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Massena Town Council objects to code enforcement cost

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MASSENA — Expressing concern about the village’s decision to stop providing code enforcement services, Town Council members are now worried about the cost of appointing an officer.

Town Supervisor Joseph D. Gray said he finds the option of the town hiring its own code enforcement officer wasteful and unfair.

“It just seems crazy to me for the town to hire its own code enforcement person, to work out of the same office, but if that’s the path we have to take, that’s what we’ll have to do,” Mr. Gray said.

Town Council members voiced surprise and disappointment to learn the village will no longer provide code enforcement for the town.

“The announcement took me by surprise. Code enforcement worked very well up to this point in time, and it’s very perplexing” the village would make these changes, said Councilman Charles A. Raiti.

Councilman John F. Macaulay said he believes village officials made the decision without taking into account town board members’ concerns.

“As far as I’m concerned, it was a unilateral decision,” Mr. Macaulay said. “It’s crazy right now, and I think (the changes are) not best for both communities.”

Mayor James F. Hidy said he did not discuss the issue with town board members in the weeks before Jan. 20, when he emailed them about the decision to no longer provide the service outside the village.

Mr. Macaulay said he expects the town to hire a part-time officer because a full-time position would exceed what the town had paid the village for code enforcement.

“If we do staff it ... I suspect we won’t be able to fund that person for any more money than what we’re paying” the village for code enforcement, he said.

The town has contracted with the village for the past several years to use the services of former Code Enforcement Officer Gregory C. Fregoe and firefighters trained in code enforcement.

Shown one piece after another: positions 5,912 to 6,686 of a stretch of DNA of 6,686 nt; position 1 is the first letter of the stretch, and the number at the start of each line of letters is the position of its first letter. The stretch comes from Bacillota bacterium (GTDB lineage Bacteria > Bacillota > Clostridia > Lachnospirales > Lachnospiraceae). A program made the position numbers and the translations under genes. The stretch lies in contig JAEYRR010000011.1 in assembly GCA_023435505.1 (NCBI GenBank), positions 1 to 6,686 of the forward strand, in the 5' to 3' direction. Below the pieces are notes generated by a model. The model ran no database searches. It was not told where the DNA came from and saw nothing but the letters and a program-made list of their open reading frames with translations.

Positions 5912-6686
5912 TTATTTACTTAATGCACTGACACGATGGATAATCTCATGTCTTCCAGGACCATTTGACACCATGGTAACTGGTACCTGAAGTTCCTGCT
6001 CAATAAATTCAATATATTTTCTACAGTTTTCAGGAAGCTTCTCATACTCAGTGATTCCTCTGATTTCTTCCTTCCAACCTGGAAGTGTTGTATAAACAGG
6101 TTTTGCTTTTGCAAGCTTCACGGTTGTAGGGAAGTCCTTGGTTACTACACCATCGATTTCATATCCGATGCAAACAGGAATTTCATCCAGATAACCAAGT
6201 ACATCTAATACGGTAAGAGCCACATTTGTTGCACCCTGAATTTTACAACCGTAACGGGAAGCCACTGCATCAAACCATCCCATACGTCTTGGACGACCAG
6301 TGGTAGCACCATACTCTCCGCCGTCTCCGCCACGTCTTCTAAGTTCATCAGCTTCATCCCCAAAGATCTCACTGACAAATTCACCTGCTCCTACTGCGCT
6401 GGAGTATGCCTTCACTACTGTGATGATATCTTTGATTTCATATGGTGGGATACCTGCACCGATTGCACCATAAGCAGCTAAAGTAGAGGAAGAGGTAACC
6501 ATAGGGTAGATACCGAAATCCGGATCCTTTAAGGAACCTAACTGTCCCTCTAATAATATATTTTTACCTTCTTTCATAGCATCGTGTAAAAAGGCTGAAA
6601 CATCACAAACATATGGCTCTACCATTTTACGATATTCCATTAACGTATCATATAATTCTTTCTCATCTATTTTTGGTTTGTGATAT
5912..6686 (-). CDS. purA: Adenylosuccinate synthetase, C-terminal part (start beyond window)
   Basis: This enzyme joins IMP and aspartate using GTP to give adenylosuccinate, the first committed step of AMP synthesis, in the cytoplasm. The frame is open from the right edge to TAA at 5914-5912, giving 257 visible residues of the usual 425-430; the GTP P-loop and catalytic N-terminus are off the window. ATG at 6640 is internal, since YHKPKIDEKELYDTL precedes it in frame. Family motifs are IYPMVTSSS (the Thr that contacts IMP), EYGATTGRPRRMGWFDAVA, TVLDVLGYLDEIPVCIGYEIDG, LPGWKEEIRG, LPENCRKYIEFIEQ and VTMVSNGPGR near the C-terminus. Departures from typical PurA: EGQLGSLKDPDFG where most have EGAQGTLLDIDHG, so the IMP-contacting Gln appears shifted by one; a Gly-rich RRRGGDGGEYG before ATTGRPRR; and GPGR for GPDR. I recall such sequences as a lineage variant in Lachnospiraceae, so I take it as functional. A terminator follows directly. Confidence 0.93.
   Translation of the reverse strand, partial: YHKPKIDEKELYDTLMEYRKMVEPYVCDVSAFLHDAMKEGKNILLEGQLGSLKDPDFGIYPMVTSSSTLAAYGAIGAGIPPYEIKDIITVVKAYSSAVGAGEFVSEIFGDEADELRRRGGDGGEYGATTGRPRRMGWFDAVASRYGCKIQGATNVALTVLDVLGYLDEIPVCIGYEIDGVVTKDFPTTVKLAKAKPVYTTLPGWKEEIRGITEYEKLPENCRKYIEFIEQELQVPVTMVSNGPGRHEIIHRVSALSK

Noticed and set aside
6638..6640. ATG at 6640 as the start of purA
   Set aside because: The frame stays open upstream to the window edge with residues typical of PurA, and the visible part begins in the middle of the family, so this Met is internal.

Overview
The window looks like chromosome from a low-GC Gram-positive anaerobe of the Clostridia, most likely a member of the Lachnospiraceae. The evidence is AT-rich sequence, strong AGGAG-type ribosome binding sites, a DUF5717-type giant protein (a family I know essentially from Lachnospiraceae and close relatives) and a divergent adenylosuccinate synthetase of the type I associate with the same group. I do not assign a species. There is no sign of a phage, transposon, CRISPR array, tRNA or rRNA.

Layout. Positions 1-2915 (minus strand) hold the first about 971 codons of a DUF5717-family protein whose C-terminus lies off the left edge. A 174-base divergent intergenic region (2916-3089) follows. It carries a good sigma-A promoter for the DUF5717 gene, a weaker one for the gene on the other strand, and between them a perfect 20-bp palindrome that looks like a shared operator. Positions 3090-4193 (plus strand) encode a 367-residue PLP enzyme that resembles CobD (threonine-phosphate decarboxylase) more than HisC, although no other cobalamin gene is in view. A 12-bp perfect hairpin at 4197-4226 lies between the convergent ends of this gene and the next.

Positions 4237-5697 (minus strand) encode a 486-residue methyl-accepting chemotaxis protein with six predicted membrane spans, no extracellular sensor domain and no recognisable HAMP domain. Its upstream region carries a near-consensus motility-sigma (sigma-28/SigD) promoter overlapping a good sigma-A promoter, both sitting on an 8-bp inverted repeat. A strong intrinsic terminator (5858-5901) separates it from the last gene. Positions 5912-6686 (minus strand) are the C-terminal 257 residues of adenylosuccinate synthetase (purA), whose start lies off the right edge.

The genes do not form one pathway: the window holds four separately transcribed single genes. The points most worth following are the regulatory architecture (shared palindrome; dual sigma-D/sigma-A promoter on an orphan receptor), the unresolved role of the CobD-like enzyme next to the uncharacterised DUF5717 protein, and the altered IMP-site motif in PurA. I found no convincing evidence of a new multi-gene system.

Since Mr. Fregoe’s resignation Jan. 22, the village has been relying on its career firefighters trained in code enforcement to handle his former duties.

In the email, Mr. Hidy wrote the village would continue to provide the service outside the village “for a short period of time” until the Town Council could implement an alternative for code enforcement.

The code office changes are “something that right now we’ve elected to go ahead with,” Mr. Hidy said. “There isn’t anything set in stone. We’re trying something new to save costs for the village taxpayers — that’s who we ultimately answer to.”

The village Board of Trustees unanimously passed the motion to stop code enforcement outside the village. Mr. Hidy called it a savings for village taxpayers.

“We’re going to utilize the Fire Department. We’re going to see some savings out of that,” he said.

Mr. Macaulay said he believes the decision was prompted by the town reducing its funding for the code office from 50 to 40 percent.

In its 2012 budget, the town allocated $52,092 for code enforcement, plus an additional $5,000 for fire inspections through the Fire Department. In 2013, the town allocated $35,512 for code enforcement and $5,000 for fire inspections.

Mr. Gray said the town should fund a smaller percentage of the code enforcement office’s budget because the office does far more work in the village than out of it.

In 2012, the code enforcement office issued 60 permits outside the village and 422 permits in the village.

“I think the town is paying more than their fair share at 40 percent, but (to split the funding) 50/50 just isn’t right, and I don’t think the village is ready to admit that yet,” Mr. Gray said.

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